Husband by husband, children by her child.


They took their stations where the appointed umpires placed them by lot and ranged the cars; then, at the sound of the brazen trump, they started. All shouted to their horses, and shook the reins in their hands; the whole course was filled with the noise of rattling chariots; the dust flew upward; and all, in a confused throng, plied their goads unsparingly, each of them striving to pass the wheels and the snorting steeds of his rivals; for alike at their backs and at their rolling wheels the breath of the horses foamed and smote.

Orestes, driving close to the pillar at either end of the course, almost grazed it with his wheel each time, and, giving rein to the trace-horse on the right, checked the horse on the inner side. Hitherto, all the chariots had escaped overthrow; but presently the Aenian's hard-mouthed colts ran away, and, swerving, as they passed from the sixth into the seventh round, dashed their foreheads against the team of the Barcaean. Other mishaps followed the first, shock on shock and crash on crash, till the whole race-ground of Crisa was strewn with the wreck of the chariots.
Think again, Electra. Don't say anymore. Don't you see what you're doing? You make your own pain. Why keep wounding yourself? With so much evil stored up in that cold dark soul of yours you breed enemies everywhere you touch.

By dread things I am compelled. I know that. I see the trap closing. I know what I am. But while life is in me I will not stop this violence. No. Oh my friends who is there to comfort me? Who understands? Leave me be, let me go, do not soothe me. This is a knot no one can untie. There will be no rest, there is no retrieval. No number exists for griefs like these.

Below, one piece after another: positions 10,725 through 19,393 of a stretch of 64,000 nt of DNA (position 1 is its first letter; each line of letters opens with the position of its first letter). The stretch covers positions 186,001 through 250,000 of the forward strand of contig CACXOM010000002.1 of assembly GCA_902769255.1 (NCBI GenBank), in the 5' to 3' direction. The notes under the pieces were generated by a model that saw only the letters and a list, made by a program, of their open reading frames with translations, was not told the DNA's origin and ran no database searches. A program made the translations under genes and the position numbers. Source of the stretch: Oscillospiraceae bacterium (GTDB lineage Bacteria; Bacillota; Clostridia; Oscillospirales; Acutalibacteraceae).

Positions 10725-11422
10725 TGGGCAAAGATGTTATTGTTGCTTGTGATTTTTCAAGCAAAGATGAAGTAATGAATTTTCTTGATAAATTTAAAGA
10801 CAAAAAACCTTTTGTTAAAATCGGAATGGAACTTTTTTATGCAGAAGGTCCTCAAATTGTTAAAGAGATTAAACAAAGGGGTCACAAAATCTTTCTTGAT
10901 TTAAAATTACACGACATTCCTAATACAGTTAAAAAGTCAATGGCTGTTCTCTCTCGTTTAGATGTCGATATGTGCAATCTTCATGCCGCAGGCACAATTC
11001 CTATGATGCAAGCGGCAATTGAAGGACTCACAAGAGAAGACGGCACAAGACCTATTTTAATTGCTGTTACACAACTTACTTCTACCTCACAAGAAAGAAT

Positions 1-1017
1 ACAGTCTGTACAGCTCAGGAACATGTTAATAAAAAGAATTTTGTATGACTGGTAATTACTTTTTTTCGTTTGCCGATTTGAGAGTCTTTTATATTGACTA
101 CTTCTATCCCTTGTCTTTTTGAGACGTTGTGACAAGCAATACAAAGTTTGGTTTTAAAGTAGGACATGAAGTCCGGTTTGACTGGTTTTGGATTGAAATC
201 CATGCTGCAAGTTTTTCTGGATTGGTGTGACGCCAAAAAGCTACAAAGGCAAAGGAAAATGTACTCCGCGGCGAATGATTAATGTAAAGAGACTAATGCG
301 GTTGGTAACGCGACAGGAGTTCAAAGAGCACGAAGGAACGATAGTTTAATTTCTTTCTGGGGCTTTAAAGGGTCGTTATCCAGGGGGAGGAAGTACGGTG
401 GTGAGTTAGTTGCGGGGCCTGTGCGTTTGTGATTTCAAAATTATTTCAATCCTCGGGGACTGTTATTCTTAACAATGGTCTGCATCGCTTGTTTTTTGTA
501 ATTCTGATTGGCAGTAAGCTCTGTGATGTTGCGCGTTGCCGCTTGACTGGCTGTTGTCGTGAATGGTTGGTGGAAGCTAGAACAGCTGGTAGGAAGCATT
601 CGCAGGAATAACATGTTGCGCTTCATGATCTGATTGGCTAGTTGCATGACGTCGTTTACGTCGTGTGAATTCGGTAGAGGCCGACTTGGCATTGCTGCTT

Ga, zwicht voor het lijk

Laat wat vergaan is rusten

Of wil je soms eer halen

Uit het doden van het dode


Ik zie hoe uit oud leed

Nieuwe rampen geboren worden

Zonder dat een vorige generatie

Ooit de volgende verlost.


Yes. Zeus did not announce those laws to me.

And Justice living with the gods below

sent no such laws for men. I did not think

anything which you proclaimed strong enough

to let a mortal override the gods

and their unwritten and unchanging laws.

They’re not just for today or yesterday,

but exist forever, and no one knows

where they first appeared. So I did not mean

to let a fear of any human will

lead to my punishment among the gods.

I know all too well I’m going to die—

how could I not?—it makes no difference

what you decree. And if I have to die

before my time, well, I count that a gain.

When someone has to live the way I do,

surrounded by so many evil things,

how can she fail to find a benefit

in death? And so for me meeting this fate

won’t bring any pain. But if I’d allowed

my own mother’s dead son to just lie there,

an unburied corpse, then I’d feel distress.

What’s going on here does not hurt me at all.

If you think what I’m doing now is stupid,

perhaps I’m being charged with foolishness

by someone who's a fool

Chorus: Just as when a huge wave, bloated with the wild winds of far north Thrace, rushes over the dark abyss and, from its dire deep, agitates violently the black, wind-shaken sands below and then, with counter-sighing and counter-groaning, rolls against the wave-beaten headlands.

Chorus: I could see the suffering of the house of Labdacus for a long time now.

Chorus: Suffering falls upon the suffering of those who have perished and not one generation is able to save another. There’s no escape! Some god or other will strike these generations down for ever.

Chorus : And so, here again we see a light risen above the last root of Oedipus’ house, yet the blood-painted sickle of the gods of the underworld came, mingled with the wild words and the words of frenzy.